Some travel agencies can help in the reservation of train tickets. Railway stations are usually very crowded. The students should check with the porters for the right platform and the ticket/name against the lists that are pasted on the respective coaches. It is good to take a chain and padlock to secure the luggage. Carrying a water container and/or snacks is preferable. Both are available in every station but the tap water quality varies widely. It is better not to venture too far from the train as it may leave suddenly.

Metro Train Network

For local commutation metro train services are available in Major cities.

Air Travel

All major cities are connected by air travel, mostly through Indian Airlines. Tickets can be purchased in advance and concessions to students are available


Living in India

on production of certificates similar to train travel. Air travel is comparatively expensive.

Bus Service

Facilities of travel by bus exist in all places. In some states bus service has been nationalised. Most of the cities provide reasonably good bus service. Inter- state bus service facilities are available also in state capitals. Queuing for bus is advised. A student need not be surprised should he find that the "First come first serve" rule is not being strictly followed, as the habit of forming a queue is not yet fully developed in all places.

Transport corporations of many states have made arrangements for issue of monthly or quarterly concession travel-passes to students.


Taxis are available in cities and the fare is paid according to the meter, but the exact amount payable is determined with the help of a conversion chart carried by the driver. One has to pay extra for luggage. For travelling at night between 11.00 p.m. and 5.00 a.m. a surcharge is payable. Taxi rates vary from state to state in India.


Almost all cities in India have autorickshaws for hire. At many places the charges are payable according to meter. In other places the fares are negotiated before the journey. As in the case of taxis, night charges and luggage charges are extra.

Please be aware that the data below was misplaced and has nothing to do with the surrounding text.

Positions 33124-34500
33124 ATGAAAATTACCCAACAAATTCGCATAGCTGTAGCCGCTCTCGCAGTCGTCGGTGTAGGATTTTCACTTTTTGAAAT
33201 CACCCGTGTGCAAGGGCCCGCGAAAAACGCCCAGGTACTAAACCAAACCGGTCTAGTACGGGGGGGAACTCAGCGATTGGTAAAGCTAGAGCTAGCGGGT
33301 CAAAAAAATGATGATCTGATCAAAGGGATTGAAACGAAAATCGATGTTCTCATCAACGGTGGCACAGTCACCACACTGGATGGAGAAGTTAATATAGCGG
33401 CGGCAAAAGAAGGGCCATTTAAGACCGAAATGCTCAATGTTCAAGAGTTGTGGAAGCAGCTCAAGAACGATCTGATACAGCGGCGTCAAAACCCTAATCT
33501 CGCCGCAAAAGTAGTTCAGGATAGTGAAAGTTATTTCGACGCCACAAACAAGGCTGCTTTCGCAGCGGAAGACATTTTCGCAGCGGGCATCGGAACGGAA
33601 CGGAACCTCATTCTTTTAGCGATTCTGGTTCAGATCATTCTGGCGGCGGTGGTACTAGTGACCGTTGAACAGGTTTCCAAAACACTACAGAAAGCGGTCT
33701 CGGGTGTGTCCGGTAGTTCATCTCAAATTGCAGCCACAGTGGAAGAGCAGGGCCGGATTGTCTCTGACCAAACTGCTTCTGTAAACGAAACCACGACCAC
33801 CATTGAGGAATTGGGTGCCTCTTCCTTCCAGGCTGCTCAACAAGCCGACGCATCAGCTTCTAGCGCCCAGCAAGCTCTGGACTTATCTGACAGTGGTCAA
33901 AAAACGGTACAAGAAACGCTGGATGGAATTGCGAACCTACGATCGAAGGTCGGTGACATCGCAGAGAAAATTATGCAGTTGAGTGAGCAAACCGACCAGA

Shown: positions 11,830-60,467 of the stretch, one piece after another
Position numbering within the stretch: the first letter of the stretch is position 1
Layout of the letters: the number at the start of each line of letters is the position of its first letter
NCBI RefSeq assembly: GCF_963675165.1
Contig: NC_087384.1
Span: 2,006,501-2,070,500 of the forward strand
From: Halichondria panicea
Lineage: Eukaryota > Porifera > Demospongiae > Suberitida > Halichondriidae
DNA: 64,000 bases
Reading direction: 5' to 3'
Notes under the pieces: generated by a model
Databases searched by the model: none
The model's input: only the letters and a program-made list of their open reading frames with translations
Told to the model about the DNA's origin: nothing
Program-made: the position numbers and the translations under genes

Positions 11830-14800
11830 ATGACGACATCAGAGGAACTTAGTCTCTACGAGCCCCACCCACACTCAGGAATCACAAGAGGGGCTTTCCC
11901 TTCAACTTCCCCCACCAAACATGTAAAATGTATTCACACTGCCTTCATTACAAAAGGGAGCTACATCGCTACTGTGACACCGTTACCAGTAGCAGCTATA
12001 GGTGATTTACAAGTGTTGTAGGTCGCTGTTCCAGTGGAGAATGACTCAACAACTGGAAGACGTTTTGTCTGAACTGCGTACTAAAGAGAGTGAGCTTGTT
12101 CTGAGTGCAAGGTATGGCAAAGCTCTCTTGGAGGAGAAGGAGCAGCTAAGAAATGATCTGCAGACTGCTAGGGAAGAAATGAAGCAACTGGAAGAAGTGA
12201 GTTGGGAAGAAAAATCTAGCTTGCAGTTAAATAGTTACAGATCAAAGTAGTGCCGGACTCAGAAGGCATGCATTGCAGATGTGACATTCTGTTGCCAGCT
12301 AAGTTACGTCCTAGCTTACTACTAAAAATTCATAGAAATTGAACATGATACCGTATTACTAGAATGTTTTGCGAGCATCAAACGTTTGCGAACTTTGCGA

Films & Television

Films are the most important form of entertainment in India. Film industry in India is among the largest in the world in terms of films produced (approximately 1000) annualy in different languages which include films in Hindi, Kannada, Bengali, Tamil, Telugu, Punjabi and Malayalam. Most towns in India have cinema houses/multiplexes where films in local languages and in Hindi are shown daily. English movies are shown daily in the larger and occasionally in the smaller cities. Local dailies advertise programmes.

Television is one of the major mass media of India and is a huge industry and has thousands of programs in all the states of India. Today India boasts of being the third largest television market in the world. The small screen has


Studying in India

produced numerous celebrities of their own kind some even attaining national fame. TV soaps are extremely popular with housewives as well as working women.


All India Radio (AIR) was established in 1936 which is one of the largest radio networks including the AIR FM. AM, FM and even Satellite Radio have made a huge impact on the Industry in India.

Talks, news and music can be listened to at almost any time of the day. All India Radio broadcasts programmes in many languages.

Several FM Broadcasting services are also available across India

Music and Theatre

There are professional theatre groups in Mumbai, Calcutta and Delhi which are mounting productions on a regular basis for public entertainment. In addition college societies and amateur groups put on plays and variety entertainment in English as well as local languages. In winter especially, there is a good performance worth watching every other evening. Occasionally in the cities, visiting companies and artistes from abroad, stage English plays and concerts and recitals of Western music.

The richest, if not the most frequent, entertainment that one can have in India will be provided by the concerts of Indian classical music and performances of Indian classic dance. In dance, there are four main styles- Bharatanatyam, Kathakali, Kathak and Manipuri. In winter one can find music dance programmes advertised in the papers in which leading artistes of the country perform.